CONCLUSIONS In this paper, a case study about the development of a cellular manufacturing system for car seat components was reviewed. Major steps in the development process including the preparation of the initial machine-part matrix, the formation of machine-component groups, the evaluation of machine cells for satisfying the real world constraints, and the analysis of material handling for the purpose of layout design were briefly discussed.

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In this paper, the results of a case study involving the development and implementation of a cellular manufacturing system for the production of car seat components will be presented. The similarity coefficient method is employed to form the machine component groups. Major challenges in the transformation of a traditional job shop manufacturing system to a cellular manufacturing system in automotive industry will be discussed. This paper provides more insight into the practical aspect of the development and implementation of cellular manufacturing systems for the production of car seat components. In this study, the design of operational cells subject to real world constraints such as the nature of machines, layout of the plant, employee satisfaction, workload balancing, and so on are examined and the effectiveness of the similarity coefficient method in forming machine cells for a real world application is tested. The case study will serve as an example of the application of group technology to batch-type production in the specific case of car seat components in automotive industries.

DEFINITION OF THE PROBLEM

The introduction of an existing seat component into a different plant provided the opportunity for the evaluation of the manufacturing system for the implementation of cellular manufacturing. The diversity of components in car seats and the variation of manufacturing operations make a strong case for the application of cellular manufacturing. The first step in the planning and implementation of cellular manufacturing is the identification of part-families and formation of machine cells. Well defined part-families 1 with independent machine cells represent a manufacturing situation with a great potential for the implementation of cellular manufacturing (Burbidge, 1992; Gettleman, 1971). The data for the identification of part-families and formation of machine cells (machine-component grouping) are extracted from routings and are organized in a machine-part matrix which represents the manufacturing requirements of different parts. The structure of the machine-part matrix, to a great extent, determines the effectiveness of the corresponding cellular manufacturing system. There are many efficiency measures that can be used to evaluate the suitability of a particular manufacturing system for conversion to a cellular manufacturing system (Seifoddini and Djassemi, 1995). Though efficiency measures are helpful in identifying manufacturing situations with high potential or with low potential for the application of cellular manufacturing, generally an extensive evaluation of a cellular manufacturing system is necessary prior to commitment to the development of such a system. In this case study, the machine-part matrix for the manufacturing operations of car seats components is developed based on careful examination of the routings of the car seats components. Then a clustering algorithm is employed to form the machine components group. Finally, the plant layout is evaluated, the machine loads are examined, and material handling is studied to develop an efficient cellular manufacturing system subject to the operational, financial, and physical constraints.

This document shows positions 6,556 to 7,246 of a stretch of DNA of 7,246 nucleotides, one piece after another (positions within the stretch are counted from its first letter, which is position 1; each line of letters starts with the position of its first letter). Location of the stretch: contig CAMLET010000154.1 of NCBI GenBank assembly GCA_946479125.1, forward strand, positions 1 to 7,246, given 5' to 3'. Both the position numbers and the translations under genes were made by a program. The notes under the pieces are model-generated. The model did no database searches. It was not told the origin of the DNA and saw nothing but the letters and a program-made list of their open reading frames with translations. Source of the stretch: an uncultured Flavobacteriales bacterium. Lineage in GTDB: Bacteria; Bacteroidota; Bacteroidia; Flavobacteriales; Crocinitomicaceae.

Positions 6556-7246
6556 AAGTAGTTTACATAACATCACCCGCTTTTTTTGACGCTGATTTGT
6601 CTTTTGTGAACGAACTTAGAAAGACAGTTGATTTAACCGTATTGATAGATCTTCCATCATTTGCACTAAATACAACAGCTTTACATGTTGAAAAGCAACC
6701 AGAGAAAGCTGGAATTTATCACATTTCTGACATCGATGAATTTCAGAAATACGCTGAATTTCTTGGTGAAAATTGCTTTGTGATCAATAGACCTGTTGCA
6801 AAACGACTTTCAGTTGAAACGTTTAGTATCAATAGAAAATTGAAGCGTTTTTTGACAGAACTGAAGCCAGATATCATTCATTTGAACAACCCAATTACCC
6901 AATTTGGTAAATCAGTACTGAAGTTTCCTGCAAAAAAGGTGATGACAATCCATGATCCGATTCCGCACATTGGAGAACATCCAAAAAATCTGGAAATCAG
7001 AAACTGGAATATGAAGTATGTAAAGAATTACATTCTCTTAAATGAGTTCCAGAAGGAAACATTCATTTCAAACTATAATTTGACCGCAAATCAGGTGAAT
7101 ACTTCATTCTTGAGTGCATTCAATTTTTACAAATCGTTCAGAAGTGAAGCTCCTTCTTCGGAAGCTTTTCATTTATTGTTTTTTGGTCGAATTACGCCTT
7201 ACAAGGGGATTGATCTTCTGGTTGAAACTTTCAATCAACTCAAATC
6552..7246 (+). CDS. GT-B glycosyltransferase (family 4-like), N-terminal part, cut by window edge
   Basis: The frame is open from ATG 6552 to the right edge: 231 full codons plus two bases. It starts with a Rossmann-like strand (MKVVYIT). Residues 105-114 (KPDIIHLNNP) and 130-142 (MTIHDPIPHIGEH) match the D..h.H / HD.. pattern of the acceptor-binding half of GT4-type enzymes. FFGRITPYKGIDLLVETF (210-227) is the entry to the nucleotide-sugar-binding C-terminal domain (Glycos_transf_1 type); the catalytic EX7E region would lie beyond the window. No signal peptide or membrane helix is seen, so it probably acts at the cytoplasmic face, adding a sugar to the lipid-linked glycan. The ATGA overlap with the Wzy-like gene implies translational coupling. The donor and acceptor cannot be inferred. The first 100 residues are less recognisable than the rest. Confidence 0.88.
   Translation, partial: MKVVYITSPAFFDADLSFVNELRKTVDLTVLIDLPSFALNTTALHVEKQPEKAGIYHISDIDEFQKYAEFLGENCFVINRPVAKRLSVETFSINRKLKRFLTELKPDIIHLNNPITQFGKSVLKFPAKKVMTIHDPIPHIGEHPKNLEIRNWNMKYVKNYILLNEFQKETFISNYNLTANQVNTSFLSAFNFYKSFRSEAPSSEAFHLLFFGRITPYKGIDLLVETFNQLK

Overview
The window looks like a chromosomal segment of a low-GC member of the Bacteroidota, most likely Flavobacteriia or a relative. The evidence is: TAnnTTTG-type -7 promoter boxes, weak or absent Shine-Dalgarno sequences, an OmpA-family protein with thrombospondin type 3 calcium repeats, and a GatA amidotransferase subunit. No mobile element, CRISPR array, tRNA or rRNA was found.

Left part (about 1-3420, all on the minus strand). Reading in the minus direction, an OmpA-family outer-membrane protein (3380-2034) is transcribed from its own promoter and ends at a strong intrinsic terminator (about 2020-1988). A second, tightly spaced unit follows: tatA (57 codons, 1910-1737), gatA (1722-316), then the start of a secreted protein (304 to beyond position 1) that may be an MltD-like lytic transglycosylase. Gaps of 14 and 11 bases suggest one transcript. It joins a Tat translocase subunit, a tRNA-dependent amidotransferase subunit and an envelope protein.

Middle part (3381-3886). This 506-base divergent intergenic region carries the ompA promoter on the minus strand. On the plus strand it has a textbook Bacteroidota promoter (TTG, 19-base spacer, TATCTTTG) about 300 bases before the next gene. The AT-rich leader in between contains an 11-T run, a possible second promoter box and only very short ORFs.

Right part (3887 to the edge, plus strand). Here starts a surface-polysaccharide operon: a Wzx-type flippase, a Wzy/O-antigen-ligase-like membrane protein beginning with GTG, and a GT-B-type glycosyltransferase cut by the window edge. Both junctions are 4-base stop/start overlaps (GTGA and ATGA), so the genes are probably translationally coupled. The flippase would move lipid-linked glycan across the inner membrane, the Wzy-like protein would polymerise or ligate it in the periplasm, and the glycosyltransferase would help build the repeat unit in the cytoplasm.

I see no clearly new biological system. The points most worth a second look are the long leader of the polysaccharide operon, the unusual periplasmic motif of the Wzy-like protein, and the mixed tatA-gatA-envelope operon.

MAJOR STEPS IN THE DEVELOPMENT OF CM SYSTEM

To determine the feasibility of developing a cellular manufacturing system for the processing of car seats components at Delphi Interior and Lighting Systems, relevant data on parts, manufacturing processes and material flow was collected and organized in a machine-part matrix. Then a clustering algorithm based on the similarity coefficient method (Seifoddini and Wolfe, 1986) was used to form machine-component groups. Finally, machine cells, part families, materials flow,

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A sample of machine cells and part routings for the manufacturing system is as follows.

Table 1. Machine Cell No. 1

Equipment CELL 1 3 Air Sonder 4 Rivetor 4 Rivetor 4 Manual 4 Manual 2 Rivetor 2 Rivetor 1 Rivetor 4 Rivetor 1 Rivetor

Code

Vol. Mach.

A B C D E F G I H J

2700 2700 2700 2700 2700 1800 1200 600 300 300

Total Time (Hr.) Per Equip.

Man Req. (Shift)

8 8 8 8 8 8 7 7 1 4

3 4 4 4 4 3 2 1 4 1

Total Time(Hr.) Per Equip.

Man Req. (Shift)

Table 2. Machine Cell No. 2

Equipment

Code

1 Rivetor 1 Rivetor 1 Air Gun GUN1 Air Gun 1 Staker/Air 1 Manual 1 Air Gun 1 Air Scrw 1 Air Gun 1 Manual 1 Air Gun 1 Manual 1 Welder 1 Manual 1 Staker/Air 1 Air Scrw 1 Rivetor 1 Rivetor 1 Rivetor

AD mE AF AG AH AQ A1 AJ AL AM AN AO AP O AC AK Z AA All

Vol. Mach. 600 600 600 600 600 600 600 600 600 600 600 600 600 600 300 300 600 600 600

8 8 8 8 8 8 8 8 8 8 8 8 8 8 8 8 8 8 8

1 1 1 1 1 1 1 1 1 1 1 1 1 1 1 1 1 1 1

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Seifoddini, H. and Wolfe, P., (1986) "Application of The Similarity Coefficient Method in Group Technology," Institute of Industrial Engineers Transactions, 271-279. Seifoddini, H. and Djassemi, M., (1995) "Selection of Machine-Component Charts for Cellular Manufacturing Based on Quality Index," Proceedings of 4th Industrial Engineering Research

Conference. Seifoddini, H., (1991) "Duplication Process in Machine Cells Formation in Group Technology," Institute of Industrial Engineers Transactions. Tompkins, J. A. and White, J. A., (1984)"Computer-Aided Layout Facilities Planning," John Wiley & Sons, Inc..